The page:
I’ve been building up to this piece for a while now. It’s a little bit like the end of the season episode where you get the payoff for the various plotlines.

Today I’m going to tie together all my skepticism of MGAs, my views on overvalued brokers, the importance of the reinsurance market turn, and the impact of higher interest rates and inflation to make the Big Argument:

You want to be a balance sheet going forward. The days of asset light are in the past. It is still the better model over the long term, but not during an inflationary era.

Don’t Live In The Past

One of the most important skills to have as a strategist or analyst is being able to recognize paradigm shifts. For example, cat models were a paradigm shift. Insurance linked securities (ILS) were a paradigm shift. Credit scoring and now UBI in auto were a paradigm shift.

From a macro standpoint, the low interest rate era after the financial crisis was a paradigm shift. The lower return on capital disadvantaged balance sheets (not enough reward for the risk) and the easy money built excess capacity which led to more competition.

This rewarded asset light strategies such as brokers and MGAs who could easily find balance sheet capacity for mediocre business, demand higher commissions, and use cheap funding to accelerate M&A.

There was no reason to have a balance sheet in insurance unless you were a legacy player stuck with one.

However, many asset light players misjudged the permanence of this state of affairs. In other words, they thought it was the forever state, not just an extended cycle.

With the return of inflation and the likelihood that we have entered a new paradigm, strategies need to adapt. I call this new era the Revenge of the Balance Sheet.

Why do you want to be a balance sheet in an inflationary world?

  1. Cheap source of funds
  2. Barriers to entry
  3. Pricing power

You can think of these as float, moat, and boat. (You likely know the first two from Buffett. Think of the third as when you have the only boat at the river crossing. That’s pricing power!)

Before I expand on these, you might object that didn’t Buffett buy asset light businesses in the 70s & 80s to beat inflation? He did, but that’s also when he bought his big insurance balance sheets.

There are also important differences between brokers and Coke that I’ll explain later, but let’s get to the main points first.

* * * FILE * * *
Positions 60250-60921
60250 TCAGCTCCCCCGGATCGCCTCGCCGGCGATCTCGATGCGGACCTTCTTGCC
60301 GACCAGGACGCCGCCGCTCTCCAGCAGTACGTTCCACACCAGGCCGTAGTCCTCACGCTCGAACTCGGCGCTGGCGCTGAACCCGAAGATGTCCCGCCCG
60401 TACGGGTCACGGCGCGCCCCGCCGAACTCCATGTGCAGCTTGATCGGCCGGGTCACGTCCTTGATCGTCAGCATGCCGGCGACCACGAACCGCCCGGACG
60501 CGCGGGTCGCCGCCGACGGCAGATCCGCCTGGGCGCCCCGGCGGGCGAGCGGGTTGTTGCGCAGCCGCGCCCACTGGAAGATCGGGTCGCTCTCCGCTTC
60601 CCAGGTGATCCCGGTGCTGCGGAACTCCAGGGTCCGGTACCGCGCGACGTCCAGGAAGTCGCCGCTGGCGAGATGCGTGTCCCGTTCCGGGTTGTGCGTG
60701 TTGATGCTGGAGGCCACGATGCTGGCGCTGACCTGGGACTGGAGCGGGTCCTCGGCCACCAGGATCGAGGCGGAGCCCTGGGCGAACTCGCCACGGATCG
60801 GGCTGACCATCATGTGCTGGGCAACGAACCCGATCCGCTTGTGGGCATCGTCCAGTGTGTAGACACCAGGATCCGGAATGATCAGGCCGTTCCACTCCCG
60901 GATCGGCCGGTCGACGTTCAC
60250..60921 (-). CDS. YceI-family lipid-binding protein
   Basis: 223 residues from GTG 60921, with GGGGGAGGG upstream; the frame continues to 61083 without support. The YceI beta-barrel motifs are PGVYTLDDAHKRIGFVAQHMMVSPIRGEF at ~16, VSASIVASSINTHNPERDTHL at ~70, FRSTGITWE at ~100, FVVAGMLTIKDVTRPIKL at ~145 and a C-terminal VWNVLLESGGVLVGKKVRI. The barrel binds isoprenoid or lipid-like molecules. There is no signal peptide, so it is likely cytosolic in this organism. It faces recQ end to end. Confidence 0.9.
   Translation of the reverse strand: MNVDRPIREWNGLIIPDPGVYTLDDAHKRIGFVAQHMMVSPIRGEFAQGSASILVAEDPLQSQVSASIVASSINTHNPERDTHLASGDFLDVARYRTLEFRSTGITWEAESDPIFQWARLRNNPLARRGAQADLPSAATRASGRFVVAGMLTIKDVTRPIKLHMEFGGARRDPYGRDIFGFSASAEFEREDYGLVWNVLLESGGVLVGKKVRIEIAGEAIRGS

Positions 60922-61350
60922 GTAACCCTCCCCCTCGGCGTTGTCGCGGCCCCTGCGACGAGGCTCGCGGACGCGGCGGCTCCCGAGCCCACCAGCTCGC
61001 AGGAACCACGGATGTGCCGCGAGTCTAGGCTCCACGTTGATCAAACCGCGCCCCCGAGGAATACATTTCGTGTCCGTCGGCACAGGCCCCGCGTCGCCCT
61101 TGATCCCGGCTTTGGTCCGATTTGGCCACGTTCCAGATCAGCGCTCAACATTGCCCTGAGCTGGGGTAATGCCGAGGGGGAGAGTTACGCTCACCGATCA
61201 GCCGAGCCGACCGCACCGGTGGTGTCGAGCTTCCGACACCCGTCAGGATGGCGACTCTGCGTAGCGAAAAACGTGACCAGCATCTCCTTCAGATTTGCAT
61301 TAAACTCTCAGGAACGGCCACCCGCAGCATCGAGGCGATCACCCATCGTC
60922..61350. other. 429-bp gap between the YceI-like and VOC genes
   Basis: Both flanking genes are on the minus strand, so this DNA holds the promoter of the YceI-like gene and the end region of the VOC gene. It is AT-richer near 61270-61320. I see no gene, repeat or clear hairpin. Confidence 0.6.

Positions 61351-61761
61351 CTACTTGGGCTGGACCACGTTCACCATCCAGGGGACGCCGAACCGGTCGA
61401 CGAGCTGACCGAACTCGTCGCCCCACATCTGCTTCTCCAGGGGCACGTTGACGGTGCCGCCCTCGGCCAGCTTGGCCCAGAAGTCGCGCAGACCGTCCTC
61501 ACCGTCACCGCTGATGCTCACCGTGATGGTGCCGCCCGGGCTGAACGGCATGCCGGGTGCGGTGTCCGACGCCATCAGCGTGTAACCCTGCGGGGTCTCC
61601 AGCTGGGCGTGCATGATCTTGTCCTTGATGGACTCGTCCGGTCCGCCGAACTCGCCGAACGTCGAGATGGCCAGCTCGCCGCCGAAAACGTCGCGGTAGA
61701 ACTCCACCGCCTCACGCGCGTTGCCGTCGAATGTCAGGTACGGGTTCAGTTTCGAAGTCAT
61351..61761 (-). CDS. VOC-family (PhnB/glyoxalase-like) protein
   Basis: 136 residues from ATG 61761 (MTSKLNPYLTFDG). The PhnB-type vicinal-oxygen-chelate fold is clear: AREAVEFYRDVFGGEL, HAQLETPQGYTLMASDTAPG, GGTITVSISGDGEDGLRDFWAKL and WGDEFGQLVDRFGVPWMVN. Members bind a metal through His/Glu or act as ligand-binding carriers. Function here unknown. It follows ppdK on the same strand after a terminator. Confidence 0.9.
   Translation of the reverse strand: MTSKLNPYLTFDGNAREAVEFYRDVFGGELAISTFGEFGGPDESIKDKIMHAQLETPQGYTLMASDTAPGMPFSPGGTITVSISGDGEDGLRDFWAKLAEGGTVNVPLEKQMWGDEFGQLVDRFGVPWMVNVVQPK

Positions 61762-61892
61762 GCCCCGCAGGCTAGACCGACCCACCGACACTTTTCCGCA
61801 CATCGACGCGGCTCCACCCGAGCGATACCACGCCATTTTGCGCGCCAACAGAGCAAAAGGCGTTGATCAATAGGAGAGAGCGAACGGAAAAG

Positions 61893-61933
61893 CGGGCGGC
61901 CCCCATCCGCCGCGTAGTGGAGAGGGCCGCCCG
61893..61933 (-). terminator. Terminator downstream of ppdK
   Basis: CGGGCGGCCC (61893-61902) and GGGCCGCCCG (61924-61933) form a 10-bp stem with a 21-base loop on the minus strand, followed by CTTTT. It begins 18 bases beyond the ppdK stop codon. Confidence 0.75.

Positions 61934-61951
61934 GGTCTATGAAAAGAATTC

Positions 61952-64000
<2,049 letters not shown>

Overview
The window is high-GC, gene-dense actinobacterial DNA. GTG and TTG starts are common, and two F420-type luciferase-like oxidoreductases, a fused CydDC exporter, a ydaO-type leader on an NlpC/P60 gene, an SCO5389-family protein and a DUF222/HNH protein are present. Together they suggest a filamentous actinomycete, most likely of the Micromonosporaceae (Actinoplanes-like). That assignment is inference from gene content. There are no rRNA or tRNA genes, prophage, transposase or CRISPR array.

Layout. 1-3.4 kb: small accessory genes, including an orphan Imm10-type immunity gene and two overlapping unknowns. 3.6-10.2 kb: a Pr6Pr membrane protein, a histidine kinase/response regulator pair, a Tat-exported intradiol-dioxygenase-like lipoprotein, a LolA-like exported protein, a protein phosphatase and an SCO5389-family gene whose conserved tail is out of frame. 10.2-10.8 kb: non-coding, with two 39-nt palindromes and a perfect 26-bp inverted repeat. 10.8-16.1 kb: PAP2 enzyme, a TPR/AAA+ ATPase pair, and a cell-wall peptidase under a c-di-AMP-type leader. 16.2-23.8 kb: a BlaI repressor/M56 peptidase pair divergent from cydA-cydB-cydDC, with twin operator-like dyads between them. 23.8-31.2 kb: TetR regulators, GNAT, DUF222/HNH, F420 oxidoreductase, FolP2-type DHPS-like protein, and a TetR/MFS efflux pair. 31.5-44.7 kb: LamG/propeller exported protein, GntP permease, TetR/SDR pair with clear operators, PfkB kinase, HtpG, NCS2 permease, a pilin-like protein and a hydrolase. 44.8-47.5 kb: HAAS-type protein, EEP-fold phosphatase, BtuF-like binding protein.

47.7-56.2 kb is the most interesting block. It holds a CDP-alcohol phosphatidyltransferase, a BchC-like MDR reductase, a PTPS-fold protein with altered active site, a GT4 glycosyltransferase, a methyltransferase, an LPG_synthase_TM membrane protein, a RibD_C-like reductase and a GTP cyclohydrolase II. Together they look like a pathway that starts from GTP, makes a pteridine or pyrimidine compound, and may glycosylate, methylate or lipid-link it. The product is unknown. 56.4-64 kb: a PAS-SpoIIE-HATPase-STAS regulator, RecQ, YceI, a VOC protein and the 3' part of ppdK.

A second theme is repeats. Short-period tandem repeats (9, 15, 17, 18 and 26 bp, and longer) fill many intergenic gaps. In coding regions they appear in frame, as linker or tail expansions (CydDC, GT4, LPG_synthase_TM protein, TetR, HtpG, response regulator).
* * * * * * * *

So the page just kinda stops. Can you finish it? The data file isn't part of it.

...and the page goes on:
Float (Cheap Funding)

Buffett bought those insurers for the cheap float as we all know. While float has been cheap in recent years, it wasn’t all that exciting when you could otherwise borrow for free.

But if traditional debt is going to cost 5-10%, then float at negative 5-10% is now the best thing since sliced peanut brittle.

Not to mention, you get to leverage that negative cost float at 2-3X (or 10X on a life insurer). The ROE on investing will overwhelm the ROE from underwriting.

Investors are going to very much want to own balance sheets. An insurance license will become a valued asset.

I could make an argument someone should have bought Argo for the opportunity to reposition it as a total return play (drastically overhaul the underwriting and write “boring” business with mid-long duration).

Moat (Barrier to Entry)

It’s really hard to build a traditional underwriter. It takes a lot of capital, lots of people, licenses, claims organizations, big investment departments, a distribution platform, a recognized brand, a strong rating. I could go on.

These things don’t happen overnight. That’s why even crappy ones will get acquired at premium valuations. The cost to buy can be far less than the cost to build.

If someone wants to start a new MGA, they can be in business relatively quickly. To create a new US based insurer is a heavy lift. Even if you get the licenses, it will be decades before you are able to grow reliably and simultaneously underwrite profitably.

Even during the easy money era, new entrants learned how hard it was to build a profitable insurer. Imagine how much harder it gets going forward when capital isn’t free.

Once markets realize that balance sheets are good again and that there aren’t that many of consequence left, valuations will rise to reflect the scarcity value.

Boat (Pricing Power)

While most commodity industries with high capital intensity have low returns over time, there are exceptions. These exceptions usually occur when there is some constriction on capacity that is hard to resolve.